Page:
Shmoozing With a Sheigetz: Rabbi Shalom Shore


An interview with Rabbi Shalom Tzvi Shore, spiritual leader of the anti-Kiruv movement. This article is part of a series written by the weekly publication Yated magazine, written in their signature broken English and bad grammar that is a mainstay of Orthodox Jewish culture.

Speaking with Rabbi Shalom Tzvi Shore, you wouldn’t know he was so full of passion.

At least, until he opens his mouth.

Shore, standing near a mixed beach with a goyish haircut and colorful, non-button down shirt.

“Fuck religion,” says Rabbi Shore, biting into a double sized bacon cheeseburger at the local McDonalds where he insisted we meet. (Our reporter refused to enter the premises, so the conversation was held entirely the window of the drive-through, with the reporter sitting in his car).

“I mean, seriously, fuck it.”

Slightly built and short of stature, Shore is the unassuming leader of the anti-Kiruv movement, which is rapidly gaining traction amongst the social outcasts of Orthodox Judaism.

“Growing up, I was always picked on by my classmates,” laughs Shore, a tear flowing down his cheek. “But the joke’s on them now, because I have like, a job and $100 in my bank account. That’s more than any of them can say.”

Shore spent years honing his anti-religious knowledge at the Zilberman’s Yeshiva for Torah Studies and Fighting Arabs, culminating in a prestigious smicha from Hagaon Rav Yitzchak Berkowitz, famous for co-authoring that book on Lashon Horah that you’ve been meaning to start learning.

His favorite year though, was ironically the one he spent at Aish, the legendary Kiruv institution which has made almost as much impact as Rabbi Shore’s anti-Kiruv movement. “I hated that year the least,” reflects Rabbi Shore nostalgically. “I got to play music and speak English.”

A young Rabbi Shore seen deep in study with other Rabbi Shores.

Shore learned a massive amount of Torah during his years in yeshiva, which more than qualifies him to be a leader among men. “What we’re doing here is a movement. It’s a way of life. Every moment of my day I’m just living and breathing ‘how do I get people to leave yiddishkeit’,” regales Shore, breathily. “While I’m brushing my teeth (something secular Jews do to look more like Goyim ~editor) I’m thinking “what if we put up massive posters of non-tznius women on billboards? maybe that will cause more people to go off?’”

Shore breaks off into a dvar Torah, which every interview needs to have (our reporter refused to published a story without a dvar Torah). “The verse says ‘ein od milvado efes zulaso’, there is no one but Him, zero aside from him.  Why ‘zero’? why not ‘none’ or ‘naught’ or ‘gurnisht’? It’s clear from this that Moshe Rabeinu knew math. I don’t see why other school kids can’t also learn some math.”

After a divorce that resulted from not studying and applying the marriage advice of Rabbi Shalom Arush, Rabbi Shore decided to severely leave religion instead of accepting that this latest round of suffering was just another Nisayon from Hakadosh Baruch Hu.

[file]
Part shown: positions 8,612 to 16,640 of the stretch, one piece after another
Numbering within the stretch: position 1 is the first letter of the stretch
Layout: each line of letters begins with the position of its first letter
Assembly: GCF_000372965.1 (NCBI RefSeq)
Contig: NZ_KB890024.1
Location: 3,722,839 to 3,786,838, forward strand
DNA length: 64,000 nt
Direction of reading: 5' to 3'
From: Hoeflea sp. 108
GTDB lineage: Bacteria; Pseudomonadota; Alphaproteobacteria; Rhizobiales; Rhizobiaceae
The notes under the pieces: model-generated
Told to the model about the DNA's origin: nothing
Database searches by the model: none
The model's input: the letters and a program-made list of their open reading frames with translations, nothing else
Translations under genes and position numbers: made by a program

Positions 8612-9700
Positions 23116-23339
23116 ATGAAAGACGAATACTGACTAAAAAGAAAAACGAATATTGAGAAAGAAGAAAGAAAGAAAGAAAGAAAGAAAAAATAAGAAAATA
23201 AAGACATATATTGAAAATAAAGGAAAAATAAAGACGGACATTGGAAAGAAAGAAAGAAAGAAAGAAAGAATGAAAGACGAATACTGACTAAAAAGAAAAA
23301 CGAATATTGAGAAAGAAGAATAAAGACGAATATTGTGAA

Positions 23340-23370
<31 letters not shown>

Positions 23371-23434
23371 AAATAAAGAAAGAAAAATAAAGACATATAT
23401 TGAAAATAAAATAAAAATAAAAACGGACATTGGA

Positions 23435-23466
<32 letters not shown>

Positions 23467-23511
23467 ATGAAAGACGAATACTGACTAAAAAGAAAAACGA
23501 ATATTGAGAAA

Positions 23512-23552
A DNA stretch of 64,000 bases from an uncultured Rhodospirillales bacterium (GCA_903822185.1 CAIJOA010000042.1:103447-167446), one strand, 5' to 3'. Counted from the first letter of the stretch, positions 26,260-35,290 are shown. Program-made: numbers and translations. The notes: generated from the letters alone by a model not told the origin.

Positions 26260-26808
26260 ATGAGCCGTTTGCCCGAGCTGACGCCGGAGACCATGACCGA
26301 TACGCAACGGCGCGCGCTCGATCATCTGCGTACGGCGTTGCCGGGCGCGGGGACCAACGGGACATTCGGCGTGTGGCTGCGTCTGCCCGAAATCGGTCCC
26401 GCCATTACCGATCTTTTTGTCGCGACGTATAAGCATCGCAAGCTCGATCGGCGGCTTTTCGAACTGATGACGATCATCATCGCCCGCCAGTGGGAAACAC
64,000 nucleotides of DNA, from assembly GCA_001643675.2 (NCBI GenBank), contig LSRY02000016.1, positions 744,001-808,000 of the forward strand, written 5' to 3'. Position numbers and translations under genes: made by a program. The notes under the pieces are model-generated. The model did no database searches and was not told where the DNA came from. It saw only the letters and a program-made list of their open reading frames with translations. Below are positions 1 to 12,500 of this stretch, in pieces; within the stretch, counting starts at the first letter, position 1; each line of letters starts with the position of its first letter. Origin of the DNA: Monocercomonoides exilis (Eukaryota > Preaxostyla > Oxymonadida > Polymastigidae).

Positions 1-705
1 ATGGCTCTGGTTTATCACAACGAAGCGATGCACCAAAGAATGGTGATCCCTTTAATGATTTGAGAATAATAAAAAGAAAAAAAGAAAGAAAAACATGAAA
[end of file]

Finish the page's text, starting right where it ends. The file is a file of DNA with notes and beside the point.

“If there’s a God in heaven, I hope a slips on a banana and impales himself on his own dick,” proclaims Rabbi Shore, actively fucking a prostitute while sipping on a bacon flavored milkshake. (Our reporter refused to be present, choosing to have this part of the conversation outside the room, talking through a curtained window)

Shore is consumed by his vision. “I want people to completely lose their identity to this. I want them to have no sense of self, to neglect their families and cut off their friends and drop out of Yeshiva and just completely devote themselves to this mission!” he exclaims, wiping the froth from the corner of his mouth. “You have feelings? You have your own desires, goals and ambitions? I don’t care. And you know who else didn’t care? Hitler.”

When not personally debating the non-existence of God with an impressionable teenager or college student, Shore is working tireless to spread his message around the globe. One of his talmidim, Nechameyer Shmooperklop, is the founder and editor of the website Freidom Fighter, which has become has become known as ‘The’, attracting over 300 visitors a month. And he’s working to establish a network of anti-Kiruv branches around the globe.

“I’ve got, like, five people who regularly message me and are sharing these ideas with others,” explains Shore, injecting some heroin under a bridge as several other ex-Religious Jews look on. “The idea is to create a global movement. If the Kiruv movement is waging a war against assimilation and secular values, well, it’s about time the anti-Kiruv movement went nuclear.”

A concept we’ve been toying with.

All that remains is to find a name. “We’re still figuring out a good name for this thing. We thought of maybe Vaser, you know, because it puts out fire.” He giggles.

“We’ve considered Oish. We’ve considered Fuck Aish. We’ve considered ‘O to the D’. I dunno. You’re a writer. Do you have any ideas?”

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